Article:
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Re: [ga] Older registrations
Simon Higgs wrote:
> At 12:16 PM 3/20/00 -0800, Kent Crispin wrote:
> > > You can say whatever you want. I'll stand by the
> > > historical facts:
> > > In 1995/1996, IANA solicited new iTLD requests under the guidelines laid
> >Not fact.
> Semantics. When two out of four IANA employees tell others to go ahead and
> submit an application, and even go so far as to tell them how to go about
> that process, even informally, I'd call that something "semantically
> similar" to a solicitation.
If you ask how can you have an island given to you by the Government of
Malaysia, and there is no clear procedure and a Malaysian government official
tells you "send an application", you don't immediately presume that you will
be given an island or if you do you are very naive. Using the argument "as I
am naive, I deserve a TLD 5 years down the line" is humourous at least! :-)
Persistance is fine, but won't necessarily get you your demands just because
of consistent hammering them in.
> > > out in RFC1591. IANA received many new iTLD applications and published the
> > > results on the IAHC-discuss mailing list (archived at www.gtld-mou.org for
> > > some inexplicable reason).
> >IANA published the collection of applications that people had sent in
> >over a substantial period of time, whether on whim
> Submissions started in response to this message from Jon Postel:
The IANA is seriously considering the creation of a few new top level
domains and the allocation of these to new registration service
centers. It is important to do this thoughtfully. It will be helpful
to carefully consider the criteria for selecting these new registration
service centers and the requirements they should meet in providing the
Resumed (for the mentally challenged): "IANA hears people saying "more TLDs",
how should it be done?"
> Hardly a whim. And the period of time of submissions was exactly the length
> of time between the above message and the creation of the IAHC (when IANA
> published their list). This can be verified from the time stamps noted on
> the IANA list (9/14/95 through 11/28/96):
A few (naive?) people decided to interpret the Mon, 18 Sep 1995 message from
Jon as "applications for TLDs will be processed on a FCFS basis as of now,
so go ahead and send in the applications". As quite a few people though that
there was a nice gravy train to be had should someone be so naive as to
throw TLDs in the air for anyone to catch, the result is that IANA *did* in
fact receive a large number of applications (many of them conflicting, like
multiple applications for ".web"). IANA published the list of the requests,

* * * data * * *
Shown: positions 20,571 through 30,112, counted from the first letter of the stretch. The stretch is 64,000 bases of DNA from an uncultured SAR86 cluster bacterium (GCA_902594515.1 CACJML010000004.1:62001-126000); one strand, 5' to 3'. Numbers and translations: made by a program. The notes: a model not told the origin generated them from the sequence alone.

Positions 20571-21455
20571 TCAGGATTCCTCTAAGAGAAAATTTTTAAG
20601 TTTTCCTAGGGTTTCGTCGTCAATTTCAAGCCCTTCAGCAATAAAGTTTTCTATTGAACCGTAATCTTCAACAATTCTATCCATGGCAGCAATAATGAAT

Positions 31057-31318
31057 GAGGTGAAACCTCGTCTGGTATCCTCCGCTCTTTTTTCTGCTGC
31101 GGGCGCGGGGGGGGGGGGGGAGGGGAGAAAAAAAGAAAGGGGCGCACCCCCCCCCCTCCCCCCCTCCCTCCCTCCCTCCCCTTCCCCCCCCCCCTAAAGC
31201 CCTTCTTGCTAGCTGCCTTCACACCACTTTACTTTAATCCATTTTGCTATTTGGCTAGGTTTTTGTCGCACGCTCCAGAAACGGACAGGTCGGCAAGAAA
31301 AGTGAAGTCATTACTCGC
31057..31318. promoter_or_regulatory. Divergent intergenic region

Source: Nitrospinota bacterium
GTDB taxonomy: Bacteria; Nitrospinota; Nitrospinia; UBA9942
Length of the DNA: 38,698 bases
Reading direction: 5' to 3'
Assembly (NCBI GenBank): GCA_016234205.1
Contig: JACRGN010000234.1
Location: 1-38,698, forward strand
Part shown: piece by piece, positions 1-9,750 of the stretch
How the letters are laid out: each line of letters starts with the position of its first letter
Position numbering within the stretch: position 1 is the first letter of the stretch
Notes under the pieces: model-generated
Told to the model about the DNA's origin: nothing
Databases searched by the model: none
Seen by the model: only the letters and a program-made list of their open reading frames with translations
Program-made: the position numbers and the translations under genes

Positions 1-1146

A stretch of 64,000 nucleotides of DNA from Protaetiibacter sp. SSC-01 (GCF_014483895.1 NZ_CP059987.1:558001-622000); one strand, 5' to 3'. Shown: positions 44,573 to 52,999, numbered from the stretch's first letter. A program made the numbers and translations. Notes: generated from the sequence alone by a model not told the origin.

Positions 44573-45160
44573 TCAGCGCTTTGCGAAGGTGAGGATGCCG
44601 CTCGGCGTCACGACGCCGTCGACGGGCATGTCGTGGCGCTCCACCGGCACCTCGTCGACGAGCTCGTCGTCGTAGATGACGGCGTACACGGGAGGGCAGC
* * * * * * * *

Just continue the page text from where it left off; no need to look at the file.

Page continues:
and seeing that it wasn't such a straight forward task as could have
initially be thought, it created a task force to evalue how to proceed
(IAHC). The findings of the IAHC were attacked from two important sides:
those who saw they werene't going to get a TLD assigned on a
no-questions-asked-and-you-do-whatever-you-want-with-it basis; and from the
IP trademark community who felt more TLDs means more trouble.
Mon, 18 Sep 1995 Jon Postel asks "what shall we do?"
There follows a bunch of "I want a TLD!!!" applications.
Thu, 5 Dec 1996 Jon Postel states "Here is a preliminary summary of the file
of messages, including domain name registration forms, received by the IANA
since Septermber 1995." and lists those applications. He states in the same
message that "In most cases if a reply was sent at all it said something
like:(...) There is some considerable possibility that this particular
request will not be granted (in simple words -- don't plan on it)."
The phrase <<(in simple words -- don't plan on it)>> is part of the original
message of Jon Postel (including the brackets). It is NOT some comment added
at a later date. I don't think it can be any clearer.
Because of the questions surrounding how to go forward with the addition of
more TLDs (highlighted by all the controversy before during and after), the
IAHC was created. The rest is more recent (and better documented) history.
All those who operate alternative/rogue roots/TLDs and state that "IANA told
me I could" had a clear and concise message from Jon Postel. If they sent an
application for a TLD to IANA they either had no response (which certainly
does NOT give an indication that it is being dealt with) or they got a
message saying amongst other things "...There is some considerable
possibility that this particular request will not be granted (in simple
words -- don't plan on it)." .
Sorry, no biscuit.
Yours, John Broomfield.
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